I Think I’m Afraid

“I miss my mum”

I feel those words so often that they don’t really have any meaning. They are worn, hollowed and fragile. I dare not focus on them too much or they might just shatter. I might just shatter.

I think those words so often that they almost act as a barrier, albeit not a very strong one,  between myself and what it is that I miss about my mum.  Saying “I miss my mum” gently brushes over the top of a feeling that I am too afraid to delve into. What’s the point into delving into something that cannot be fixed?

There is no consolation to the words “I miss my mum”. I can’t pick up the phone and speak to her. Her words cannot fill the fragile hollow grief of missing her.

I think a part of me is afraid to really dive into those words that have become a regular line in my narrative. I am afraid to miss my mum, because what if I remember her wrong? What if I miss her wrong? What if I drown?

Rather, my mind tends to stumble over missing someone who is still alive. It makes more sense to miss someone who has a chance of coming back, don’t you think? I guess you can call it a referral pain of some sorts.

And so rather than actively  miss her, I feel a passive numb acceptance. I have a whole box full of our memories and I have plenty of photos around my room. But I rarely take the time to look at them. I just look through the photo of the person who was my mum.

I think I am afraid. What if I forget how soft her hair was, or the feel of her hands? What if I remember her wrong? What if I miss her wrong?

Most of all, what if I have already forgotten how real she was?

You know, over the past 2 years of running this blog, I think I have failed to mention just how annoying she was. No one really mentions just how annoying their loved one was after they’ve passed away, do they?

Well, my mum was annoying. When I was about 17, Evee 12, the three of us had an agreement before we left for school and work that we wouldn’t engage in conversation beyond “Have a nice day, I love you”. You see, none of us were morning people and 9/10 times, if we were to have a conversation before 09:00 am, it would end up in an argument as we’d rush about trying to find our misplaced shoes or car keys. Evee would slam the door and stomp off to school. When we were all home by 16:00, the morning’s tiff would all be but forgotten. But we agreed that it was just better to not have a tiff at all, so we didn’t speak – it just worked.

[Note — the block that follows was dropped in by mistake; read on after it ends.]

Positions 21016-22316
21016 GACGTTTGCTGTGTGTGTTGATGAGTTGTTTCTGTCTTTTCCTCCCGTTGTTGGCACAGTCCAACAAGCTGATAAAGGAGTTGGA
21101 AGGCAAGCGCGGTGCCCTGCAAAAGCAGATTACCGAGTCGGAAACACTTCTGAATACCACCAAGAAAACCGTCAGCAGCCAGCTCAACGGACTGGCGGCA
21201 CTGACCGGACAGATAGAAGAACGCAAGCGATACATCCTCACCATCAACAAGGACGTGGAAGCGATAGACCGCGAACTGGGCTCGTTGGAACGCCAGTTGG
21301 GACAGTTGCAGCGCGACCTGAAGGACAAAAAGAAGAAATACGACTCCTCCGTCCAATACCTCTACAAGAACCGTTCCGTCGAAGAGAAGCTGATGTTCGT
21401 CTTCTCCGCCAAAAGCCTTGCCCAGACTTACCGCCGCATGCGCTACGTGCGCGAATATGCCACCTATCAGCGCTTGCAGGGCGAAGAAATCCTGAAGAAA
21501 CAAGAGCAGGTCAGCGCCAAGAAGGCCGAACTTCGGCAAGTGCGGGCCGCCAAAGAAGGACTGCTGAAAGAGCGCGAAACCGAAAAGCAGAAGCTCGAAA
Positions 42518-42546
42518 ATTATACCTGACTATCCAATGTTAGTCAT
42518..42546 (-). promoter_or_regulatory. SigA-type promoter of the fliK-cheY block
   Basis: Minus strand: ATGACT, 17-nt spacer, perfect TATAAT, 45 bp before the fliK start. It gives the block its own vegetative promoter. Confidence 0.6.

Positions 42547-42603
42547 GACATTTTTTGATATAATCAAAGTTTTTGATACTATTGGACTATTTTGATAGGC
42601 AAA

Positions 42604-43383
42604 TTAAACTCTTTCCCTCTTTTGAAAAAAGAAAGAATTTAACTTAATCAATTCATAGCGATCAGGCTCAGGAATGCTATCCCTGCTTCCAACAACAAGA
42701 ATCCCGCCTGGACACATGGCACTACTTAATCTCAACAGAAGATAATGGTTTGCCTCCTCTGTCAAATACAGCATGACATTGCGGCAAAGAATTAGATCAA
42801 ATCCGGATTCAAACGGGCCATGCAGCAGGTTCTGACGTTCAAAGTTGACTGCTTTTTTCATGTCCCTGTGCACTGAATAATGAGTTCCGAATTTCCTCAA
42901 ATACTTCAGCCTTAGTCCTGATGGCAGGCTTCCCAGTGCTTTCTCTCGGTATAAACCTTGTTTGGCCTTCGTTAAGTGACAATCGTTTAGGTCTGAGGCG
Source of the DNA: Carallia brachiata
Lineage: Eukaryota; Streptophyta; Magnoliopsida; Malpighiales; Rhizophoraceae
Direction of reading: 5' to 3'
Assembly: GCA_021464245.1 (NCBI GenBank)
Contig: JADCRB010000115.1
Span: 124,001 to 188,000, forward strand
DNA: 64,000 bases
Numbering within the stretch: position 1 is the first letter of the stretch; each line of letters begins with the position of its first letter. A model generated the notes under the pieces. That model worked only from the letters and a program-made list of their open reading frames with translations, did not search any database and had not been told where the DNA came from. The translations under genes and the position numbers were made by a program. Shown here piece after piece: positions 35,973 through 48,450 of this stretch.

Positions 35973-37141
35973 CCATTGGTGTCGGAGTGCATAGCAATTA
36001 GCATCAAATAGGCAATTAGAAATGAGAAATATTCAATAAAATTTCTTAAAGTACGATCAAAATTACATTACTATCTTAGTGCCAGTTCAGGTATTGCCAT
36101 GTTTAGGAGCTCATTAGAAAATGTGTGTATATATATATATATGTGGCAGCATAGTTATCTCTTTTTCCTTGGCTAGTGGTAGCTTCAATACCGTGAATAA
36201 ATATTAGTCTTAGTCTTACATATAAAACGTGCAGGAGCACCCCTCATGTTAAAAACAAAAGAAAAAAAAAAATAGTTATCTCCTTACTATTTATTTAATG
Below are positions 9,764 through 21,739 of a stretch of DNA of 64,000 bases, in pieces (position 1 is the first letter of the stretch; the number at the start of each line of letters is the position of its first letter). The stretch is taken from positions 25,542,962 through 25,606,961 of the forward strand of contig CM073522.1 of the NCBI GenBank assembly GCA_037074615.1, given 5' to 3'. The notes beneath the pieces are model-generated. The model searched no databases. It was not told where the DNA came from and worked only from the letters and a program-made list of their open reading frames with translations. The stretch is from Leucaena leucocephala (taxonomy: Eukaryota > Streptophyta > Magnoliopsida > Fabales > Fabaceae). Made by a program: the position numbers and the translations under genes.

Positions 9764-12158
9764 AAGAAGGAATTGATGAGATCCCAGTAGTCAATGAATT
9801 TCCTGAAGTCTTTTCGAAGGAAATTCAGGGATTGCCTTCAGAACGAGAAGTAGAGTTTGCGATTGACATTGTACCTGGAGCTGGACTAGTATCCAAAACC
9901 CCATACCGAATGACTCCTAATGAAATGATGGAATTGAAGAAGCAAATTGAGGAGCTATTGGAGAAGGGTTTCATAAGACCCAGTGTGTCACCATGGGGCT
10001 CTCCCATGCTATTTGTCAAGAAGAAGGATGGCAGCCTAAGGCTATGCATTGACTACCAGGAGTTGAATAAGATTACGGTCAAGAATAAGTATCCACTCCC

She was absolutely not perfect. She would anger just like anyone else, she would swear at drivers who cut her off and then politely say “excuse my French, girls”.

My mum could be a pain in my ass, and I just miss her so, so much.

I’m not entirely sure that this post will make sense to you, but it makes a little more sense to me after writing it out. I just miss my mum, and I think I’m afraid.

I would love to know a little bit about your person, what is it that you miss, what made them real? If you feel comfortable, tell me a little about them in the comments.

Katie x


Also, it’s been a little while since I shared a song…

“Falling from high places, falling through lost spaces,

Now that we’re lonely, now that we’re so far from home.

Watching from both sides, these towers been tumbling down,

I lost my mind here, I lost my patience with the lord.”

The Wolves  – Ben Howard 

52 thoughts on “I Think I’m Afraid

  1. I miss everything about Bill. The way he made me laugh when I was getting angry. The way he hugged me, he gave the best hugs. His heat in bed, it was like having my own hot water bottle and now I have to wear socks as my feet get cold 🙄. He was my soul mate and we did everything together. We packed so much into the 12yrs we had together but we had so so much more we wanted to do and he was taken far too soon. I really really miss him 😢